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Old 01-21-2009, 07:04 AM   #1
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Latex versus Oil On Bare Metal. Does Latex Cut It?


There are a lot of acrylic and/or latex paints on the market now that are supposed to be good on direct to metal applications.

I find myself skeptical that they can really contain rust. I suppose they're OK on interior metal doors that are not in a kitchen or bathroom.

But can they really do the job on exterior metal or interior metal in damp or humid locations, or where the metal is subject to getting wet?

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Old 01-21-2009, 10:48 AM   #2
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Latex versus Oil On Bare Metal. Does Latex Cut It?


I remember having to go and fix a job another painting crew did. They were putting metal door frames in an office and the painter primed them with latex. Less than a month later the primer and paint was already peeling off. We went in and scraped all the latex off, primed with oil and then a coat of semi-gloss oil paint. The paint is still on there today. This was easily 10 years ago. Metal should be primed with oil, ESPECIALLY if it is going to be outdoors.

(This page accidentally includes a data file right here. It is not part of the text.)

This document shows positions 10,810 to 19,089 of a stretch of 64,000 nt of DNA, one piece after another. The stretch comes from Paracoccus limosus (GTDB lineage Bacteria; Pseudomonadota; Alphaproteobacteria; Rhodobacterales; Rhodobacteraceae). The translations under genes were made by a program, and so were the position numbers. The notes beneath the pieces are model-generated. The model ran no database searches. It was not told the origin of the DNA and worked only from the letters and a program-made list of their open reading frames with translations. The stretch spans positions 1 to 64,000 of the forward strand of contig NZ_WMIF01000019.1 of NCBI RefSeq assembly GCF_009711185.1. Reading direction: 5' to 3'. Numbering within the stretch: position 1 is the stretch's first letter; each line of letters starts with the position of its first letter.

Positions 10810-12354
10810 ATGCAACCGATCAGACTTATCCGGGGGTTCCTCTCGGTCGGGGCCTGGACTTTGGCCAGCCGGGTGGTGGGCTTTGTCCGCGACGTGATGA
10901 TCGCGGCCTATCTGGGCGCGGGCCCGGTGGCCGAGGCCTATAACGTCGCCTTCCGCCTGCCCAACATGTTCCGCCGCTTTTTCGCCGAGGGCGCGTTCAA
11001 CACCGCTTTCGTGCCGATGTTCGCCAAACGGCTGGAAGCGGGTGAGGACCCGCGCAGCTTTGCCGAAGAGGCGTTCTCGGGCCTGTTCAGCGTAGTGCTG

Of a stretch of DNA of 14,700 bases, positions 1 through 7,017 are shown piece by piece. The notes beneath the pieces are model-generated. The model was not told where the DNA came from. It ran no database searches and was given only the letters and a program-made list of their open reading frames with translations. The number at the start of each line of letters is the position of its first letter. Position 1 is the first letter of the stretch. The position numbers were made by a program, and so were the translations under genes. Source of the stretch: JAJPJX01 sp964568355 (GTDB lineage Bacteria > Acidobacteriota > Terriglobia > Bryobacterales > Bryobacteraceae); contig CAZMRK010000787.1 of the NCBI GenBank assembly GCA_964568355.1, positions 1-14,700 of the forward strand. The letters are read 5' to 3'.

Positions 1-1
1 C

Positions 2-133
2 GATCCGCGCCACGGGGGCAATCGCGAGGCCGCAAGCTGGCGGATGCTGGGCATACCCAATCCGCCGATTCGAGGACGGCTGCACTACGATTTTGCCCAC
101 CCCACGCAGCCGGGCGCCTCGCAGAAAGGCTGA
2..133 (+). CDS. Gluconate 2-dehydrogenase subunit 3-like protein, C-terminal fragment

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Old 01-21-2009, 05:14 PM   #3
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Latex versus Oil On Bare Metal. Does Latex Cut It?


Although water-based metal paints have come a long way, the alkyds still have an edge in rust prevention
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Old 01-21-2009, 07:36 PM   #4
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Latex versus Oil On Bare Metal. Does Latex Cut It?


It really varies by company anymore. For the most part the oil primers, especially red oxide will have the edge in corrosion prevention. That said we sell the Virginia Department of Transportation Davis Acrylic DTM with Davis W101 Acrylic Red Oxide DTM Primer. That primer has better rust inhibitive properties than the oil. It did originate in the railroad industry for coating box cars though. We've done several roofs with it, fully stripped down to bare metal and primed and top coated with the DTM products. Not one has had any rust issues.

Using a good Acrylic products on an interior application shouldn't be much of an issue unless there are existing rust problems. I've never had anyone use a good acrylic on metal that has any any issues this way. Exterior is another matter. Depending on what you are doing, proper priming is essential to prevent rust.
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